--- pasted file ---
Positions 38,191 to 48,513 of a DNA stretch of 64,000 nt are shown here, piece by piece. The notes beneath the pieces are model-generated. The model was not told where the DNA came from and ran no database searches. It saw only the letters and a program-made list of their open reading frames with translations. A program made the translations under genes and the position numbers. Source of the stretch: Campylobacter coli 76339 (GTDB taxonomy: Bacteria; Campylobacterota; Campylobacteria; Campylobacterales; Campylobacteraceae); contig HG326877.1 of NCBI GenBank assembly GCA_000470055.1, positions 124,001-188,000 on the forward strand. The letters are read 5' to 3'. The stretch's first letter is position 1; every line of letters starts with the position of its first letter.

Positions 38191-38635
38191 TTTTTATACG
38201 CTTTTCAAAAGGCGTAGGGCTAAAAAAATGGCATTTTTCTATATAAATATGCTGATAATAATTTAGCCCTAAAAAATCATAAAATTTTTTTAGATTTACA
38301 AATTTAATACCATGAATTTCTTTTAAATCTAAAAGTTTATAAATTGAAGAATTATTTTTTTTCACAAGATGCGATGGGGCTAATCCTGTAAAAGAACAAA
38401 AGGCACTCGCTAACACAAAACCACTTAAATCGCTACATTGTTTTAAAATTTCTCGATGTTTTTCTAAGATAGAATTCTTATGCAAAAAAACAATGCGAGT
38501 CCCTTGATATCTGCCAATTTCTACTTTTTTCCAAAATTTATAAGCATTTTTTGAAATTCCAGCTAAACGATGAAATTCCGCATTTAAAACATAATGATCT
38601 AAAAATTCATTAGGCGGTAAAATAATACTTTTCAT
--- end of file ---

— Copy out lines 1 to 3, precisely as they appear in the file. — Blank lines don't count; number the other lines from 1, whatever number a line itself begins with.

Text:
Positions 38,191 to 48,513 of a DNA stretch of 64,000 nt are shown here, piece by piece. The notes beneath the pieces are model-generated. The model was not told where the DNA came from and ran no database searches. It saw only the letters and a program-made list of their open reading frames with translations. A program made the translations under genes and the position numbers. Source of the stretch: Campylobacter coli 76339 (GTDB taxonomy: Bacteria; Campylobacterota; Campylobacteria; Campylobacterales; Campylobacteraceae); contig HG326877.1 of NCBI GenBank assembly GCA_000470055.1, positions 124,001-188,000 on the forward strand. The letters are read 5' to 3'. The stretch's first letter is position 1; every line of letters starts with the position of its first letter.

Positions 38191-38635
38191 TTTTTATACG